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Not the retiring type

CMS missionaries Kevin & Karen Flanagan have been linked to CMS for over 40 years. Here they explain their most recent move, back to Tanzania, and challenge others to consider doing similarly.

We’ve been associated with CMS for over four decades. During this time, we’ve often felt the ‘tug’ to cross-cultural work at CMS Summer School. It’s been the eternal realities, however, that have ultimately motivated our service for God both in Australia and elsewhere. i.e. Heaven is real. Hell is real. Life is short. Jesus is the only Saviour.

Offering to serve

We reapplied to serve as CMS missionaries in 2016. At the time, along with the motivation of the eternal realities, we considered the following things—energy, enthusiasm, experience and expertise. Were we still energetic along with having a good measure of general health? Were we still enthusiastic for ministry? Would nearly 20 years’ experience in parish ministry count for something? Yes! We knew too, that in many cross-cultural situations, there’s a grey hair advantage. Under God, our experience in parish ministry had given us a measure of expertise in the areas of Bible teaching, training and discipleship, work we knew we loved. The words of Luke 12:48b ring in our ears, “From everyone who has been given much, much will be demanded; and from the one who has been entrusted with much, much more will be asked.”

Heaven is real. Hell is real. Life is short. Jesus is the only Saviour.

Would our energy, enthusiasm, experience and expertise be transferable to another context? Was there a place that seemed wise to CMS and ourselves where we could effectively serve cross culturally; a place that would be a good fit? Kevin had previously served with CMS in Tanzania over 30 years ago. But our re-application to CMS was an open offer; an offer not made with a particular country or people group in mind. As we progressed through the application and training process it did seem the best fit would actually be somewhere in Tanzania. Earlier experience of language and culture had a bearing on the decision, but we were aware that the country had changed a great deal in the intervening years.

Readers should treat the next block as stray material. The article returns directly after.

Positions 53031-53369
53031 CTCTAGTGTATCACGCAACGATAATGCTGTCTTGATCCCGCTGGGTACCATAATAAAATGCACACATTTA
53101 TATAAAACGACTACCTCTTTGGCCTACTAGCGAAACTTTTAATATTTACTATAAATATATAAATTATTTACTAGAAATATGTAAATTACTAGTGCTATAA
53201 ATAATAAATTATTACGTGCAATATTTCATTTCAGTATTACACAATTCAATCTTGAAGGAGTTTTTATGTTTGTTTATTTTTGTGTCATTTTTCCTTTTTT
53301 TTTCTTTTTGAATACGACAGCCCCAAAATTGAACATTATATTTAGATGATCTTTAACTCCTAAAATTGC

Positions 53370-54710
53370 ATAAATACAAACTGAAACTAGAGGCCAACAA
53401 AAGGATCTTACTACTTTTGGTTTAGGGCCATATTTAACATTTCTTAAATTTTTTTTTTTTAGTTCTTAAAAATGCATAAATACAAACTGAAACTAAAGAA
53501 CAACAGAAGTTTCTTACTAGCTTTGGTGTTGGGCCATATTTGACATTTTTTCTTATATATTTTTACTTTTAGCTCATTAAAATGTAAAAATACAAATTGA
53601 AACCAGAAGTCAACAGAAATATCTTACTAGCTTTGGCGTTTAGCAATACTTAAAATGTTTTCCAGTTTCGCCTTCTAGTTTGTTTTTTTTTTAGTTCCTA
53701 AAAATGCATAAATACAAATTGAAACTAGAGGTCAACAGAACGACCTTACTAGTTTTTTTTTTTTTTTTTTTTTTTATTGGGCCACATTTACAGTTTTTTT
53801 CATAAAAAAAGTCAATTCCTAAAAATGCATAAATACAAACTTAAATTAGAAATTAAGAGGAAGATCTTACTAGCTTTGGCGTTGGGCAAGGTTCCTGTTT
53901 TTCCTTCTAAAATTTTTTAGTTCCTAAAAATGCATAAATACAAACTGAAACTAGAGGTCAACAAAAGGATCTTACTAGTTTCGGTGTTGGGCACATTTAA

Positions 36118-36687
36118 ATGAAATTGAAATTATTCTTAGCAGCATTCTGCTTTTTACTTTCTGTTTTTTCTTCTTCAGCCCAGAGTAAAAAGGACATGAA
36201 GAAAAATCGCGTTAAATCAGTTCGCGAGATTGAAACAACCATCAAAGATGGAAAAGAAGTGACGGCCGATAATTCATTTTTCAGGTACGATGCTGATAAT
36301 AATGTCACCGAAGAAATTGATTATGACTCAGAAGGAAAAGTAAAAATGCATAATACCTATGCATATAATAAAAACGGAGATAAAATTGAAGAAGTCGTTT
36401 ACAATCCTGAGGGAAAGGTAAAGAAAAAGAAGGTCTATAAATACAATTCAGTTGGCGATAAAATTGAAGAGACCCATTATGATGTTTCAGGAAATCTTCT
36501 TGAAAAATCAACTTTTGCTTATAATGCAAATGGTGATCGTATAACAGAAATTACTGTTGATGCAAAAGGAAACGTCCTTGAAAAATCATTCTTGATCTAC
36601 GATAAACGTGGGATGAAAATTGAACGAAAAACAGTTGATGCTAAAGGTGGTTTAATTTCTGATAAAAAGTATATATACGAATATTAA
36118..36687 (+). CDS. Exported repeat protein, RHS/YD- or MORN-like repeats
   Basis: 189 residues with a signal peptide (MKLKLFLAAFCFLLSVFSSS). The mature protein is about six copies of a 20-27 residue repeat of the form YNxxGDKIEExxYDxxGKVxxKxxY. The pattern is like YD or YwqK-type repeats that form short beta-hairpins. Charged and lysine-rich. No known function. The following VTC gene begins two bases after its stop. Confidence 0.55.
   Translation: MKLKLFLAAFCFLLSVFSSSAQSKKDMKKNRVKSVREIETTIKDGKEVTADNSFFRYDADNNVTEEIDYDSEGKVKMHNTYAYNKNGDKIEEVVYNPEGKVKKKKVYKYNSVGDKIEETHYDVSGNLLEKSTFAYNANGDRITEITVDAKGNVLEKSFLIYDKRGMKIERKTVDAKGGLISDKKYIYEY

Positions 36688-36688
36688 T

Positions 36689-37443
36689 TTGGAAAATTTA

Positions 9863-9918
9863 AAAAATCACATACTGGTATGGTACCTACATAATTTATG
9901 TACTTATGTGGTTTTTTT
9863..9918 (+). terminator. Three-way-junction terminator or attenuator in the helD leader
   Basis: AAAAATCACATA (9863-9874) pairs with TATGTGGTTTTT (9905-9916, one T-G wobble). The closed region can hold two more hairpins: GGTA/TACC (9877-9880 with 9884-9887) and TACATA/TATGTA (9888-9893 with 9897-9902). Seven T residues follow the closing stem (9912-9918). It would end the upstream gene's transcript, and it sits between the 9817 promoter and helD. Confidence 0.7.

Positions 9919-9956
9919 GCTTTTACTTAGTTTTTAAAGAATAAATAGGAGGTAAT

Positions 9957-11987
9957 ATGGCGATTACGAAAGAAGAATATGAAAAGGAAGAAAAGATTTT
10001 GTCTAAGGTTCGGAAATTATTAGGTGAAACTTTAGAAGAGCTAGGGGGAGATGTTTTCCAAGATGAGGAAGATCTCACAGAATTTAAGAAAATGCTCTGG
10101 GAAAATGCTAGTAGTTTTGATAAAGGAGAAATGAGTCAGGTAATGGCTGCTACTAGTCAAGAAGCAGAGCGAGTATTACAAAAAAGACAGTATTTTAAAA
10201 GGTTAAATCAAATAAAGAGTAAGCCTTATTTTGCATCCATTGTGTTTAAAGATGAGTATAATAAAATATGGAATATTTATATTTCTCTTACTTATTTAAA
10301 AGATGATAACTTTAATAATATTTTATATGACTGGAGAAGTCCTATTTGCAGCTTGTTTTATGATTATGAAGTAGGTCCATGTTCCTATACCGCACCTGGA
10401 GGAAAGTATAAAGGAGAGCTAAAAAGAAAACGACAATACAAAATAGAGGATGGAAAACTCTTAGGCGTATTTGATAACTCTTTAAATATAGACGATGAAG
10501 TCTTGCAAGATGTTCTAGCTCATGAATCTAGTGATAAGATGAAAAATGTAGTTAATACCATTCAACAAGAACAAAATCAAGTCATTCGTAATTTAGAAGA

The title of a book written in 2015 (1) has worked its way into our brains as this injunction: ‘Don’t just retire, refire.’ We’d like to die with our boots on—a saying that’s been in Christian circles for a long time.

Having said this, there are particular costs to be considered by ‘recycled’ missionaries like us:

• The leaving of both aged parents and young adult children;
• Though it hasn’t happened for us, yet, the leaving of grandchildren; and
• The things on the ‘bucket list’ that might just remain there.

Christian service isn’t about achieving goals, being satisfied or feeling comfortable. We can assure you that there’ll be a lot of discomfort for those serving cross culturally. In all of this, Jesus’ words from John 12:25-26 have recently been a fresh challenge and encouragement to us:

“The man who loves his life will lose it, while the man who hates his life in this world will keep it for eternal life. Whoever serves me must follow me; and where I am, my servant will also be. My father will honour the one who serves me.”

GO

With a passionate gospel heart, age need not be a barrier. Contact your local CMS branch to find out about opportunities to serve at any time of life.

Notes

  1. Blanchard, Ken, and Shaevitz, Morton, 2015, Refire Don’t Retire Berrett-Koehler, Oakland.